disc

A tool for analyzing the module tree of a browserify bundle or node project

npm install disc
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disc gittip: hughsk npm stable

Disc is a tool for analyzing the module tree of browserify project bundles. It's especially handy for catching large and/or duplicate modules which might be either bloating up your bundle or slowing down the build process.

The demo included on disc's github page is the end result of running the tool on browserify's own code base.

Installation

Disc lives on npm, so if you haven't already make sure you have node installed on your machine first.

Installing should then be as easy as:

sudo npm install -g disc

Command-Line Interface

Note: you'll need to build your bundle with the --full-paths flag for disc to do its thing.

discify [bundle(s)...] {options}

Options:
  -h, --help    Displays these instructions.
  -o, --output  Output path of the bundle. Defaults to stdout.
  -O, --open    Opens disc in a new browser window automatically
  -m, --mode    the default file scale mode to display: should be
                either "count" or "size". Default: size

When you install disc globally, you the discify command-line tool is made available as the quickest means of checking out your bundle. As of disc v1.0.0, this tool takes any bundled browserify script as input and spits out a standalone HTML page as output.

For example:

browserify --full-paths index.js > bundle.js
discify bundle.js > disc.html
open disc.html

You can easily chain this file into another command, or use the --open flag to open disc in your browser automatically:

browserify --full-paths index.js | discify --open

Module API

Note: you'll need to build your bundle with the fullPaths option for disc to do its thing.

require('disc')(opts)

Creates a through stream that you can pipe a bundle into, and get an HTML file in return – much like you would expect when working with the command-line tool.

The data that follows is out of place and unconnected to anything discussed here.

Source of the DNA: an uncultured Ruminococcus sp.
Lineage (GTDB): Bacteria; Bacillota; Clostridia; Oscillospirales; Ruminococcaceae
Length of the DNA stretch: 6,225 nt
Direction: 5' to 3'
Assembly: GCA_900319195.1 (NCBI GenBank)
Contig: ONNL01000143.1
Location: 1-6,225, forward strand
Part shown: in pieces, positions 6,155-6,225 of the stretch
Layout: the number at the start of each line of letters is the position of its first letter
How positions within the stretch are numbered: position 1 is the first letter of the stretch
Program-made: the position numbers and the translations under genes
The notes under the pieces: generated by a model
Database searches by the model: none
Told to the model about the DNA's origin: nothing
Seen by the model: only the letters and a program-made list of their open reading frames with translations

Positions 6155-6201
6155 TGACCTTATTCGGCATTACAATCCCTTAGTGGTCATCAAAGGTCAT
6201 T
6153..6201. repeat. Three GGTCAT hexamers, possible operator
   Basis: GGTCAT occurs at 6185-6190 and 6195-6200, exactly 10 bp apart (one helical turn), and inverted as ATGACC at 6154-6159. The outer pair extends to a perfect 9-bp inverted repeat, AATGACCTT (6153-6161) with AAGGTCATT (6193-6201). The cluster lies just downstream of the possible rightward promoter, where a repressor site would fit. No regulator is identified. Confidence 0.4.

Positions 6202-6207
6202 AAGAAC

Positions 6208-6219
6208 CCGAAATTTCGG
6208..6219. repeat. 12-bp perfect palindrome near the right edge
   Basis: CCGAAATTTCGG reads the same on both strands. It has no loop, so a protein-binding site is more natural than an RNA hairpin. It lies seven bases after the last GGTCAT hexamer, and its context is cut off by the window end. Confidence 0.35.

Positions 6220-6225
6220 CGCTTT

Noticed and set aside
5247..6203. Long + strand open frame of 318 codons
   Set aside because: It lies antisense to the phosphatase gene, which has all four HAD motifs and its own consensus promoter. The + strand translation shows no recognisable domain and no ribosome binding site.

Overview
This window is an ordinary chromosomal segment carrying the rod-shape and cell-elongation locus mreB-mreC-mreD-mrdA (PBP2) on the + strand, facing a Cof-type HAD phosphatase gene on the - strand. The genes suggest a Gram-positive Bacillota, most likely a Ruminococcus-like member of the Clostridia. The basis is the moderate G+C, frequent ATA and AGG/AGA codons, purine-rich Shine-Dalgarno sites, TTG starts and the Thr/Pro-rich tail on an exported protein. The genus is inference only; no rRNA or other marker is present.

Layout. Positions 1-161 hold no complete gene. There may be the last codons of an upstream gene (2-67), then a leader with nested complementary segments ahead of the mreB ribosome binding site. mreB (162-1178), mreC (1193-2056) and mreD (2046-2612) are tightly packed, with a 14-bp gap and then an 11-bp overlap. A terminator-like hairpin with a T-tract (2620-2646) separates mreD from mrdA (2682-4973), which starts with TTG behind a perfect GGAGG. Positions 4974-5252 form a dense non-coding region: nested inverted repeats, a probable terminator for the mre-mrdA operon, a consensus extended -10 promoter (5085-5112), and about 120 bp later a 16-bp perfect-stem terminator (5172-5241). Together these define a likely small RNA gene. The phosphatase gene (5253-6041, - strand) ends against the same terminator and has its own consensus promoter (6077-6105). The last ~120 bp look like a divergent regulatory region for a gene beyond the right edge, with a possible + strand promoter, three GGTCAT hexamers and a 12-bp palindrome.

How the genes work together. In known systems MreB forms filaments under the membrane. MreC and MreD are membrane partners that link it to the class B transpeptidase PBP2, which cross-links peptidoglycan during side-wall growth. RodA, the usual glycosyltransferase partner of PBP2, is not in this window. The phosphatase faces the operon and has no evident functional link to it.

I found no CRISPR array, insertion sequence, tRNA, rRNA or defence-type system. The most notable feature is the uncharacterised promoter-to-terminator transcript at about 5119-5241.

So to perform the above example with Node instead of Bash:

var browserify = require('browserify')
var open = require('opener')
var disc = require('disc')
var fs = require('fs')

var input = __dirname + '/index.js'
var output = __dirname + '/disc.html'

var bundler = browserify(input, {
  fullPaths: true
})

bundler.bundle()
  .pipe(disc())
  .pipe(fs.createWriteStream(output))
  .once('close', function() {
    open(output)
  })

This method takes the following options:

  • header: HTML to include above the visualisation. Used internally to render the "Fork me on GitHub" ribbon.
  • footer: HTML to include beneath the visualisation. Used internally for the description on the demo page.
  • mode: the default file scale mode to display: one of either "count" or "size", defaulting to "size".

disc.bundle(bundles, [opts], callback)

A callback-style interface for disc: takes an array of bundles (note: the file contents and not the file names), calling callback(err, html) with either an error or the resulting standalone HTML file as arguments.

This currently mirrors how disc is currently implemented, but the stream API is a little more convenient to work with.

disc.json(bundles, callback)

Takes an array of bundle contents (as strings, or Buffers), and gathers the required data - calling callback(err, json) with either an error or the results.

Palettes

You can switch between multiple color palettes, most of which serve to highlight specific features of your bundle:

Structure Highlights

Structure Highlights

Highlights node_modules directories as green and lib directories as orange. This makes it easier to scan for "kitchen sink" modules or modules with lots of dependencies.

File Types

File Types

Highlights each file type (e.g. .js, .css, etc.) a different color. Helpful for tracking down code generated from a transform that's bloating up your bundle more than expected.

Browserify Core

Browserify Core

Highlights the automatically included and/or inserted modules that come courtesy of browserify in red. Makes it easy to quantify just how much space in your bundle is the result of shimming node's core functionality.

Original/Pastel

Nothing particularly special about these palettes – colored for legibility and aesthetics respectively.

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